insisted that there were excellent representatives of the working classes on many of their County Councils, and it had never yet been asserted that if working men were absent from County Councils it was because they could not afford to pay their travelling expenses. What had been said, and what was said, by the mover of the Amendment was that it was not the travelling expenses that prevented working men from attending on these bodies, but the fact that they could not spare the time necessary for the performance of these duties.
§ MR. SOARES
I said it was the travelling expenses principally which caused them to be unable to be elected on these bodies.
§ MR. WALTER LONG
said it was not the travelling expenses alone that prevented working men joining public bodies. Everybody must know that men whose daily employment was a matter of money, in nine cases out of ten could not afford, unless they were paid for the work, to give up their employment to attend the meetings. If they justified the payment of travelling expenses on the ground that they wanted the presence of these men on the County Councils, why should they not go further and pay them their out-of-pocket expenses? That was a proposal which had never yet been assented to by Parliament, and he hoped the Committee would not in this particular instance, and on such insufficient grounds, take a departure from anything that had yet been found necessary in any branch of their local government.
§ SIR FORTESCUE FLANNERY (Yorkshire, W.R., Shipley)
pointed out that on Urban District Councils travelling expenses were paid.
§ MR. WALTER LONG
said that that applied only to members who went outside the area of the Council on business connected with the Council, but it had nothing whatever to do with attendance at the meetings of the body itself within its area. The proposal would be a serious departure from a well recognised and hitherto generally accepted principle 838 which ought not to be made except on much stronger grounds than had been put forward.
§ MR. BROADHURST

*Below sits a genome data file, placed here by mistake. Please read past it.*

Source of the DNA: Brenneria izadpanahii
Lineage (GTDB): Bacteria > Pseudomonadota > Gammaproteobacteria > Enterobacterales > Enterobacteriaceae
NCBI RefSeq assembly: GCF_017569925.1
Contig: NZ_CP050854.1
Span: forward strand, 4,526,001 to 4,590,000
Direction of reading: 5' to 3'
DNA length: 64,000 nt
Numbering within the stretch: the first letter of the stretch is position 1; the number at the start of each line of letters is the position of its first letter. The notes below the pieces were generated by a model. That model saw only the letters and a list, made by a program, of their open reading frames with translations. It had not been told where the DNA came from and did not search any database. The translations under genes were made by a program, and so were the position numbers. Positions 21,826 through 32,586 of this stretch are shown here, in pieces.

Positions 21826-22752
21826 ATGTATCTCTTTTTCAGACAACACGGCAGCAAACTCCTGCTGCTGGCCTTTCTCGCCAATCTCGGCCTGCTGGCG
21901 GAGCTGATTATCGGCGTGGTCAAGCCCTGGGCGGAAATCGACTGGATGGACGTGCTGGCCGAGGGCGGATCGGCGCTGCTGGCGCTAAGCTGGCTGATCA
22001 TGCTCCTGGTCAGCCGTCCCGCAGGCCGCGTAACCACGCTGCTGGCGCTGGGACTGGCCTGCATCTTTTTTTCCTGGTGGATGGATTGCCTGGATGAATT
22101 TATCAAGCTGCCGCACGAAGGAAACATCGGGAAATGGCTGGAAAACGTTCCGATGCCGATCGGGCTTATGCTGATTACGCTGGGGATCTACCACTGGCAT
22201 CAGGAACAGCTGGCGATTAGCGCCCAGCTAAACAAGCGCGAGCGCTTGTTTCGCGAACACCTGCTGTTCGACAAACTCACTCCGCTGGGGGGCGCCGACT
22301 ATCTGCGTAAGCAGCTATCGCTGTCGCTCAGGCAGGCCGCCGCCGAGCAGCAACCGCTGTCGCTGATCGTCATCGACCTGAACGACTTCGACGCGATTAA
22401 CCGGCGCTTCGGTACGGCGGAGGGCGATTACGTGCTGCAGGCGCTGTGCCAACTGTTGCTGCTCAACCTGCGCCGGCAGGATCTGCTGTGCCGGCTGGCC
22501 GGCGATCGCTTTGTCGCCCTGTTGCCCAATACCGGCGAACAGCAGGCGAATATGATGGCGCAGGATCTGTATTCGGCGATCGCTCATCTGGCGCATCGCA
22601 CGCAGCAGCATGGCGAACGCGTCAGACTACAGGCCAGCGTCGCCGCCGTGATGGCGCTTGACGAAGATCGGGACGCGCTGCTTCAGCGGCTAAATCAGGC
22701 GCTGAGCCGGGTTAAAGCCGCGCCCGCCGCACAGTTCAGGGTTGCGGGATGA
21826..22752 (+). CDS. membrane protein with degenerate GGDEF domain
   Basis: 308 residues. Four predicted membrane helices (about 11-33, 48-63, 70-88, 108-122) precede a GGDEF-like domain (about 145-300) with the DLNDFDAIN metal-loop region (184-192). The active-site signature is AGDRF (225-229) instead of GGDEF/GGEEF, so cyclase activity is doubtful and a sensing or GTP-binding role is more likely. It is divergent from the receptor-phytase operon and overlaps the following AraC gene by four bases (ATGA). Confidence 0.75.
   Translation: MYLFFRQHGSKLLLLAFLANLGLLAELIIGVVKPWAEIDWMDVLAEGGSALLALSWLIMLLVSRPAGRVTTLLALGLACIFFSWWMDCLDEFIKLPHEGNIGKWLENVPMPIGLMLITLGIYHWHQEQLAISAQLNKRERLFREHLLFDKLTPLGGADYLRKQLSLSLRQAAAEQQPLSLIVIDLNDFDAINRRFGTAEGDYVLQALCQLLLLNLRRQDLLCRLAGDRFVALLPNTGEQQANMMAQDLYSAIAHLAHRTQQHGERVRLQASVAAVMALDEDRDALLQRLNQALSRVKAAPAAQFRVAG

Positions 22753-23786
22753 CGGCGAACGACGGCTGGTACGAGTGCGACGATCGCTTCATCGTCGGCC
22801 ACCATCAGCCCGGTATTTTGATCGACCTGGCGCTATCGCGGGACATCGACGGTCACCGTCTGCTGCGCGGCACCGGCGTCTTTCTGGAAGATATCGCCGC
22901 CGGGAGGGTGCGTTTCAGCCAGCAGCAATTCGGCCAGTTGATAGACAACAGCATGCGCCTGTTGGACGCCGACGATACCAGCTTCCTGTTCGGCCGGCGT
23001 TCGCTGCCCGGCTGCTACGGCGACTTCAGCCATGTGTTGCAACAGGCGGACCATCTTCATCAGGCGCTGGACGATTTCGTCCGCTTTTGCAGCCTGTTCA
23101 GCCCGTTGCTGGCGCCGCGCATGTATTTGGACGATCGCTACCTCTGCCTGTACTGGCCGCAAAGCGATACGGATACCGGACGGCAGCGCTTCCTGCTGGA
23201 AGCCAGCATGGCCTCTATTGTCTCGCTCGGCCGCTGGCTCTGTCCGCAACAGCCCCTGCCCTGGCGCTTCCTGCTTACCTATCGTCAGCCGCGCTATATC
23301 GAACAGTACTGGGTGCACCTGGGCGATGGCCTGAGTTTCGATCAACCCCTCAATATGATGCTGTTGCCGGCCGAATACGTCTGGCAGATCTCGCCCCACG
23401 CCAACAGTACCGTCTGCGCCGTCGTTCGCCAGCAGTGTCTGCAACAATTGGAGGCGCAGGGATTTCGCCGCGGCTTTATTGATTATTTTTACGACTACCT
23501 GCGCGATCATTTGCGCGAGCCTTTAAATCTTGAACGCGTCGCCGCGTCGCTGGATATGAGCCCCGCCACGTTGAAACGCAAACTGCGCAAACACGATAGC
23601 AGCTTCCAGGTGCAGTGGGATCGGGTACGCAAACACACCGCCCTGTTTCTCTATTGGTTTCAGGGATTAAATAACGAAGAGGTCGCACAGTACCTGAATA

said if the right hon. Gentleman had confined his remarks about Labour representation to London he would have strengthened his position, for there were several most careful and powerful representatives of labour on the London County Council. If, however, the right hon. Gentleman meant that there was a good representation of labour by working men on County Councils generally, then he was entirely wrong, and it was on that point that he ventured to contradict the right hon. Gentleman. The difficulty was that many agricultural labourers and village tradesmen would not be able to give their services if their expenses were not allowed, although they would not mind losing a day's work occasionally. The expenses of an agricultural labourer attending meetings of this kind for one day would pro bably be six times as much as his loss in wages. Although it was quite true that County Councils were elected by popular vote, the expenses attaching to service on County Councils really constituted a property qualification, and although technically there was no such qualification, in practice a considerable qualification was necessary. He had served many years on a County Council, and to attend its meetings involved on an average a cost of 10s. per day. That was more than any working man could afford. He should like to do service on many of the committees of the County Council but he had been obliged to resign his membership of those committees on account of the heavy cost attaching to attendance at those meetings. There was no reason why they should not allow expenses in these particular cases. He thought the right hon. Gentleman opposite would remember that in the year 1888 this question was fought in several divisions, and what did they say at that time? Their argument was that in the overwhelming majority of County Councils, labour would be excluded by direct representation by Labour representatives unless reasonable travelling expenses were allowed. That had proved to he true. He did not suppose that they could find twenty real workingmen, representative of labour, on the County Councils in the whole of the kingdom outside London. Therefore 839 his hon. friend's Amendment was only a reproduction of a Motion which they made upon a former occasion with regard to reasonable travelling expenses being allowed. The hon. Member for the Shipley Division of Yorkshire was perfectly right in what he had said. It was an acknowledged fact that they prevented the direct representation of labour by refusing to pay their travelling expenses; and yet the members of the Council, by being appointed on deputations and instructed to undertake all sorts of investigations, experiments, and conferences, could have their expenses paid upon the most liberal, and sometimes the most lavish, scale. Therefore he thought the interjection of the hon. Member opposite was most valuable, and he did not think the President of the Local Government Board appreciated the course of that remark. If his hon. friend behind him would modify his Amendment in order to insert the words "where applied for "—[OPPOSITION cries of "No, no!"]—he was only endeavouring to do something which would ease the rash position which the right hon. Gentleman opposite had taken up. [An HON. MEMBER: That would be invidious.] Yes, it would, but there were some Members of this House who got pensions, and others who did not get them. There was no indignity in connection with that procedure in the House; at any, rate, if he had the opportunity he should not consider it beneath his dignity. He was only now taking a Conservative view of the matter. He was sure his hon. friend would not mind modifying his Amendment in this respect, if by that means they could induce the Government to meet them in regard to this matter. What they prophesied upon this subject in 1888 had come true, for labour had been excluded from direct representation by working men on account of the insurmountable expense, not so much in regard to the loss of wage earning, as in regard to the out-of pocket expenses in regard to travelling and other matters. Now the Government had the opportunity of rectifying the mistake they made in 1888. In that year the Chancellor of the Exchequer stated that no difficulty would arise, and that Labour representatives would find their way on to those Councils, but it had been proved that 840 this was not true, and this object could not be accomplished unless an Amendment, similar to the one now before the Committee was inserted in the Bill.